LONDON — Perhaps the world’s most mainstream pro-ISIS Western media agitator, Anjem Choudary, finally has been convicted of terrorism in the United Kingdom.
It took 20 years to bring him to justice, but after jurors at the Old Bailey heard last week that he’d pledged allegiance to the so-called Islamic State, they were not going to let Choudary walk free again. He now faces up to 10 years in prison.
I first met Anjem in 1995 when I was 17 years old. Back then, we were both students of the pro-caliphate group Hizb ut-Tahrir (HT).
A year before, HT had organized an international caliphate conference at Wembley Arena. In an unprecedented move, we gathered 10,000 people under orange banners proclaiming “Khilafah [caliphate]—coming soon to a country near you.”
Then, one of our associates, Saeed Nur, murdered the Nigerian student Ayotunde Obanubi on the campus of Newham College in London. This was probably Britain’s first jihadist street murder.
I was expelled from the same college due to my unruly Islamist activity, and I got in touch with Anjem because he was a lawyer, and I was seeking his legal advice. But our paths soon diverged.
During the two decades that followed, many of us, Muslim or otherwise, dismissed Anjem as an irrelevant fringe voice, almost a parody of an extremist. But like an evil clown, Anjem courted this jester brand while concealing beneath it an incredibly nefarious network. Our neglect and mockery of his manic call to enforce a burqa on the queen and fly the ISIS black flag over Downing Street suited him perfectly.
But evidence now shows that Anjem Choudary was one of the most dangerous extremists in Europe.
Over the course of his 20-year jihadist freefall, Anjem’s group al-Muhajiroun and its “Sharia For…” offshoots have been deemed responsible for half of all U.K. terrorist attacks. Anjem himself has been directly linked to the RAF Lakenheath plot, to radicalizing Jihadi John’s British successor Siddhartha Darr, the Anzac Day plot in Australia, the plot to behead a British soldier, the murder of drummer Lee Rigby at Woolwich in London, the Royal Wooten Basset plot, the London Stock Exchange Plot, and suicide bomber Omar Khan Sharif’s 2003 attack in Tel Aviv. Anjem has also been indirectly linked to London’s 7/7 bombings, the shoe bomber, the ricin plot, the fertilizer bomb plot, the dirty bomb plot, and the Transatlantic bomb plot.
Around 6,000 European citizens don’t just get up out of a vacuum and leave to join the worst terrorist group of our lifetime. Anjem Choudary was a key voice responsible for cultivating what eventually became this ISIS support network in Europe. And he acted with impunity.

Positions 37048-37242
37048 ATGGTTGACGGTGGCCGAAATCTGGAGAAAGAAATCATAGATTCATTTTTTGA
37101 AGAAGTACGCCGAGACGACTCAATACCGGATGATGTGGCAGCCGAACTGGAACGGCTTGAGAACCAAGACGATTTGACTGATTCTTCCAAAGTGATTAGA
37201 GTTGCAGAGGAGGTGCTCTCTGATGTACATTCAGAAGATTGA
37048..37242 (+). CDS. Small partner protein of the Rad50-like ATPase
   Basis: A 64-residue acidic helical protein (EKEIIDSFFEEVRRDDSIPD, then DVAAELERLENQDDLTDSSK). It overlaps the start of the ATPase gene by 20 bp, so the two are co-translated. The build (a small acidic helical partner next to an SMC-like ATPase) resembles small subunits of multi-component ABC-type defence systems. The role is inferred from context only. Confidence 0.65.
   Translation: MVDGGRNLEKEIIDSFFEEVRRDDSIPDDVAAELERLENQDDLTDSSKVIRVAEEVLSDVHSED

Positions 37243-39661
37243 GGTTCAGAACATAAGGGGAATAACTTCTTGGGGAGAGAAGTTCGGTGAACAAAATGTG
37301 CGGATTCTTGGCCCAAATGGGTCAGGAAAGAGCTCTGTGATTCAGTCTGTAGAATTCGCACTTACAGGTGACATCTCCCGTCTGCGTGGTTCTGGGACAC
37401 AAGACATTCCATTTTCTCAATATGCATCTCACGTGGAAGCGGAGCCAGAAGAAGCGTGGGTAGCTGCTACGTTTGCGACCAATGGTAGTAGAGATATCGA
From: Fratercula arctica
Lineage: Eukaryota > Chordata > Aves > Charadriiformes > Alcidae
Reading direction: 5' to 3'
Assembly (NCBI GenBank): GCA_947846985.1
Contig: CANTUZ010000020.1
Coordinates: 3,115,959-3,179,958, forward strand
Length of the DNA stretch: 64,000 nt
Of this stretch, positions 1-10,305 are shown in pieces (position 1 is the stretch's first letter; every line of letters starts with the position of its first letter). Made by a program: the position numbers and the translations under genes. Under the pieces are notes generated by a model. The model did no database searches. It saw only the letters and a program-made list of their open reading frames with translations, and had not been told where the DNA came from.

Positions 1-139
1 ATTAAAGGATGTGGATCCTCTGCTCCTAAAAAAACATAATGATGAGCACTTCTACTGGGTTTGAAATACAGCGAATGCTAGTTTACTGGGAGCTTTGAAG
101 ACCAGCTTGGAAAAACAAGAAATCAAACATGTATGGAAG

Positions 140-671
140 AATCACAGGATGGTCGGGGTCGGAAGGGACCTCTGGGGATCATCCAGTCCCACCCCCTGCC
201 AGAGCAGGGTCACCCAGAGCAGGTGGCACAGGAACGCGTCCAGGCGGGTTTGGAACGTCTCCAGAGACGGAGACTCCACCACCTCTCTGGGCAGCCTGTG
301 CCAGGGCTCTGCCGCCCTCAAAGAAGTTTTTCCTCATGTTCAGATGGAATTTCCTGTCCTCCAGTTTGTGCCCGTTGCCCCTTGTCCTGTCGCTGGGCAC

No surprises, then, that police revealed his link to 500 British jihadists fighting with ISIS in Syria.
But Anjem was the jihadist Fagin: the ideologue who produced the zombies; the battlefield standard bearer to whom they all rallied; the inciter who took them to the brink, while remaining just on the right side of the law to survive another day.
While we dismissed him as a clown, Anjem was no fool. His jester brand was cynical, deliberate, and planned. He was a trained criminal lawyer who stopped practicing law only because he came to believe that appealing to man-made law meant apostasy.
With hindsight, many may now be wondering how such flagrant incitement was tolerated in Britain for over 20 years. His story serves as a lesson in tolerating gross intolerance. But now that Anjem is in prison, another challenge confronts us. He will be held for a while at HMP Belmarsh, previously described as a jihadist training camp. How will he be stopped from playing his wicked tune through his crooked flute in jail? This time his audience is made up of hardened criminals.
As a society, we are that far behind in countering extremist propaganda that even jailing jihadists can exacerbate the problem. There are some, though, who work exclusively with incarcerated terrorists in order to deradicalize them. My friend and colleague Usman Raja’s organization The Unity Initiative specializes in just such a task. Usman has a track record initiating a certain change in people like Jordan Horner, a convicted member of the “Muslim Patrol” group that was prowling London’s streets enforcing its medieval take on Sharia, and Ali Beheshti, leader of the “Jewel of Medina” petrol bomb plot.
Both men had ties to Anjem’s group al-Muhajiroun but have now apologized for their past jihadist extremism. It may be slightly too optimistic to see this happening to Anjem anytime soon, but action to at least neutralize his recruitment efforts must certainly be considered. And any plan should form a blueprint for building such intervention to scale, globally.
The way in which my path eventually forked from Anjem’s symbolizes the split at the heart of the civil war playing out within Muslim communities, and beyond: Islamists against secularists. Muslims with varying levels of devotion, and even non-Muslims, sit on both sides of this divide. They straddle a largely passive Muslim majority that values its religion and culture but just wants to get on in life.
Islamist theocrats will not allow them to do so.
A civil war has unfolded within Islam, and none of us can any longer afford to remain neutral. First and foremost, this is an ideological war. The state, private companies, and civil society must intervene on behalf of secularists. A rally of thousands calling for a caliphate at Wembley in 1995 followed by a jihadist murder on London’s streets should have acted as a clear warning of the ISIS brutality that was set to follow.
Anjem’s story highlights the dangers of underestimating theocratic Islamist ideologues while allowing their ideology of Islamism to fester as it morphs into violent jihadism. We all stood by hoping it was just going to go away by itself. It hasn’t. And it won’t.
This cancer requires treatment.